The mission’s Flight Readiness Review was concluded on May 11th, confirming that NASA and Boeing were happy to proceed with the launch. This was followed by a Launch Readiness Review, completed successfully on Tuesday, which cleared the way for Atlas to roll out to the launch pad. First motion occurred at 10:14 a.m. EDT on Wednesday, with Atlas and its mobile launch platform secured in position at the launch pad 58 minutes later.

Atlas V and Starliner arrive at SLC-41 ahead of Thursday’s launch (credit: Stephen Marr for NSF)

Starliner’s launch marked the 150th mission for United Launch Alliance, which was formed in 2006 as a partnership between Boeing and Lockheed Martin to operate the companies’ Atlas and Delta rockets and to market them to the US Government. The company operates Atlas V and Delta IV vehicles, having also operated the earlier Delta II rocket until its retirement in 2018. Its next-generation rocket, Vulcan, is currently due to make its maiden flight towards the end of the year.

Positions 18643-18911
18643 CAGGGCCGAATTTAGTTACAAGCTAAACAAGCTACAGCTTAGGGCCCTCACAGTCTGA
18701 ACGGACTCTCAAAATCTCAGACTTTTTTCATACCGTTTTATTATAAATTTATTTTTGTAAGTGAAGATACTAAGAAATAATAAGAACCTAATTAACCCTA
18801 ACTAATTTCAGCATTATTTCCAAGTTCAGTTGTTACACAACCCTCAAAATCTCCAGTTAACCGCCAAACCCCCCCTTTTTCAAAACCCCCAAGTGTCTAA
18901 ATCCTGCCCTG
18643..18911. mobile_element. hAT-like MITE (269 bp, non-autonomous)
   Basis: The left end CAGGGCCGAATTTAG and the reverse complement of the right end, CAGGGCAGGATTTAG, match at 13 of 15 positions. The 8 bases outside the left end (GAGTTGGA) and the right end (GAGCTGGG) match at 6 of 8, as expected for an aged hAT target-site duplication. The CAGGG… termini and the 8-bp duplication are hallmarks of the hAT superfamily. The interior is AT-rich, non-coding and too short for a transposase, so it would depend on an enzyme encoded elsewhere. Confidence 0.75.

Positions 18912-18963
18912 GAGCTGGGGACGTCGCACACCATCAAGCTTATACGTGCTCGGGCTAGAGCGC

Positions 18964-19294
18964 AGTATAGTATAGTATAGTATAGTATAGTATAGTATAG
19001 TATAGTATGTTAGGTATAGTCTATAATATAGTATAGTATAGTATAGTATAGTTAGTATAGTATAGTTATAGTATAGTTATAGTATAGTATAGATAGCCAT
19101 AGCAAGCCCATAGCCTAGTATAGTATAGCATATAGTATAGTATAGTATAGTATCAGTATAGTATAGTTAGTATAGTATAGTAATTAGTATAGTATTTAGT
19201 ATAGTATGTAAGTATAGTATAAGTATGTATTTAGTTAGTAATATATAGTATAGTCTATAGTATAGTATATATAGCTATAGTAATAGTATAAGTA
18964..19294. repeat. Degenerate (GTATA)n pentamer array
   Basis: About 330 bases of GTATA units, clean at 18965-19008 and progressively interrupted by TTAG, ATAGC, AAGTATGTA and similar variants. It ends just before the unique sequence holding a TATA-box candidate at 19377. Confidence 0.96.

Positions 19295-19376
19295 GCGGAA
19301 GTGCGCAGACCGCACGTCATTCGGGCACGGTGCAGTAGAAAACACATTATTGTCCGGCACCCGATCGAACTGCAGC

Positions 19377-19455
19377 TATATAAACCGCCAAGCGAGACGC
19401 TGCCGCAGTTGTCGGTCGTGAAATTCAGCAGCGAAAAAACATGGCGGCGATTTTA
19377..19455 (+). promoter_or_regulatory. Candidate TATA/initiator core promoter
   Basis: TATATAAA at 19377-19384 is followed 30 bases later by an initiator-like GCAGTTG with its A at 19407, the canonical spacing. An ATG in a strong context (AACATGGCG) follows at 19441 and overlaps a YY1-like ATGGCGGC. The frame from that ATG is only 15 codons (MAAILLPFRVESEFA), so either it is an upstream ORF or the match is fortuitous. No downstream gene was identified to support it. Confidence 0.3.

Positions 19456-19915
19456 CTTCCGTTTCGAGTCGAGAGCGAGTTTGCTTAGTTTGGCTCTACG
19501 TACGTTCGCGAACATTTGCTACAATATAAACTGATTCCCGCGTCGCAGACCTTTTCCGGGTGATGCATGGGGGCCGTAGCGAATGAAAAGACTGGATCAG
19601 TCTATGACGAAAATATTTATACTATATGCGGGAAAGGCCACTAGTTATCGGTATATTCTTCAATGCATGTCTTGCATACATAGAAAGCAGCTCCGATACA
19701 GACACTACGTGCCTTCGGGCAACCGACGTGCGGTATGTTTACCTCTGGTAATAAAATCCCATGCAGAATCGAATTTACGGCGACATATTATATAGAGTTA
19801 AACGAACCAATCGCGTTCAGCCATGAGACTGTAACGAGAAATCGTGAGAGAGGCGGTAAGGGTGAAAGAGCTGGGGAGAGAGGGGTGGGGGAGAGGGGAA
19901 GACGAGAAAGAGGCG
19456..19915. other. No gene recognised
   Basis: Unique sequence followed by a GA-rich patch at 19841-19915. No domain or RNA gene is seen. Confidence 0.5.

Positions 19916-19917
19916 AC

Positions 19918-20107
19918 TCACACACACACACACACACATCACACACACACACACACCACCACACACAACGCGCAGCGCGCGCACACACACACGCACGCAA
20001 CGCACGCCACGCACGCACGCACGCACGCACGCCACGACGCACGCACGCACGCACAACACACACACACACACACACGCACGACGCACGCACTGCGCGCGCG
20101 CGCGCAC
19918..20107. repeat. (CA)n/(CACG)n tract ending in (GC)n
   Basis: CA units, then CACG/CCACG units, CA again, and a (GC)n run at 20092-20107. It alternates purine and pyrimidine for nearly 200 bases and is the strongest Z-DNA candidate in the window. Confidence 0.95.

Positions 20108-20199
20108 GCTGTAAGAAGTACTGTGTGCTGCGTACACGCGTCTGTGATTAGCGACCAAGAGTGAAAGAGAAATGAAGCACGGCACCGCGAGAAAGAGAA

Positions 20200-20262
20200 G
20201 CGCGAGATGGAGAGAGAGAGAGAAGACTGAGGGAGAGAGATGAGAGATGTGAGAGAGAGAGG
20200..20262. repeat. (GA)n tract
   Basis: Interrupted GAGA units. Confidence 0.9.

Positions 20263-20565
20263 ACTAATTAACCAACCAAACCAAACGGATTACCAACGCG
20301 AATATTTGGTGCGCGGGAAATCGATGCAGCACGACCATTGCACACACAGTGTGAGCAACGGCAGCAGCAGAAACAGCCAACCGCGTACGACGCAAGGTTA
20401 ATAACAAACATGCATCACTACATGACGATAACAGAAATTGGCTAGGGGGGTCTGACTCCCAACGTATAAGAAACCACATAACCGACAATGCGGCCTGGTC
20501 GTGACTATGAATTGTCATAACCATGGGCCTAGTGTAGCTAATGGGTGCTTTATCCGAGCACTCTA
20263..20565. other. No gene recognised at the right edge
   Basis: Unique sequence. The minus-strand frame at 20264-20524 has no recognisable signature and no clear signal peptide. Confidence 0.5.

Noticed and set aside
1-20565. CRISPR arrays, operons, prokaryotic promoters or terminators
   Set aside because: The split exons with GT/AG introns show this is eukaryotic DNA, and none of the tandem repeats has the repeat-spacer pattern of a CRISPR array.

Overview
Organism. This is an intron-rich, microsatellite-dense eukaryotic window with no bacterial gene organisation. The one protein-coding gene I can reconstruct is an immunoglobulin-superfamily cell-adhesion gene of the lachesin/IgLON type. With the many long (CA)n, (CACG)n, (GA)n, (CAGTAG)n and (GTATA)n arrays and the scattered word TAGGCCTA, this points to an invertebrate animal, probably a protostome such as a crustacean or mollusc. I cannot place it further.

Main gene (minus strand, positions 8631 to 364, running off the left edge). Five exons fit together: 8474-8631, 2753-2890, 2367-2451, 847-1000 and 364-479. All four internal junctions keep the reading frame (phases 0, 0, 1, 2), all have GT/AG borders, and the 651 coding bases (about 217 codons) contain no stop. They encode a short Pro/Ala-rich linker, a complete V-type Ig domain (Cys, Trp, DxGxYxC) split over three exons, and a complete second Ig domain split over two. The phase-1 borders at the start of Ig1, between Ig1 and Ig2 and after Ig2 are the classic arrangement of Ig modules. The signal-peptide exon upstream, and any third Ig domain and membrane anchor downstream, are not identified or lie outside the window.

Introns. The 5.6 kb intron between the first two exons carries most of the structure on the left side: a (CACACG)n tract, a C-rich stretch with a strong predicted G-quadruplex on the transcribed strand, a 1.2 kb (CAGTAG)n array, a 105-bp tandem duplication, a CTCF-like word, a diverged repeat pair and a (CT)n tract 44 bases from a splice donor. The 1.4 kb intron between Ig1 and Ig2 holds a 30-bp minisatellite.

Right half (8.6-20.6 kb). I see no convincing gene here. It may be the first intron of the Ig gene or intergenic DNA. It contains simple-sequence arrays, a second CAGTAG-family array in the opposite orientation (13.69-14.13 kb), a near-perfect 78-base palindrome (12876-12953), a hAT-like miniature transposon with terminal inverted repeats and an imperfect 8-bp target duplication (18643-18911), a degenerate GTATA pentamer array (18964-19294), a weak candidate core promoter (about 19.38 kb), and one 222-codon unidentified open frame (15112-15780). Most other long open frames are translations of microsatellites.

Atlas V was originally developed by Lockheed Martin in response to the US Air Force’s Evolved Expendable Launch Vehicle (EELV) program – now the Space Force’s National Security Space Launch (NSSL) program. It first flew in August 2002, with Thursday’s mission being its 93rd flight.

The rocket has a nearly-perfect success record, having never experienced a loss of mission. It has completed 91 missions successfully prior to OFT-2, with only one partial failure. This occurred during Atlas V’s tenth flight back in 2007, when a pair of National Reconnaissance Office satellites were placed into a slightly off-target orbit due to a propellant leak. Despite this, the satellites were able to correct their orbit and appear to have performed a nominal mission. This is also the only blip on ULA’s otherwise perfect success record; its Delta rockets having not experienced any anomalies since their transfer from Boeing.

Thursday’s launch began with ignition of the RD-180 engine at the base of AV-085’s Common Core Booster, which occurred at the T-2.7-second mark in the countdown. The RD-180, developed by Russia’s NPO Energomash, burns RP-1 kerosene propellant and liquid oxygen, powering the Atlas booster as it climbs through the atmosphere. As the countdown passes T-0, two Aerojet Rocketdyne AJ-60A solid rocket motors (SRMs) strapped to the first stage ignited, providing an additional kick during the early stages of flight.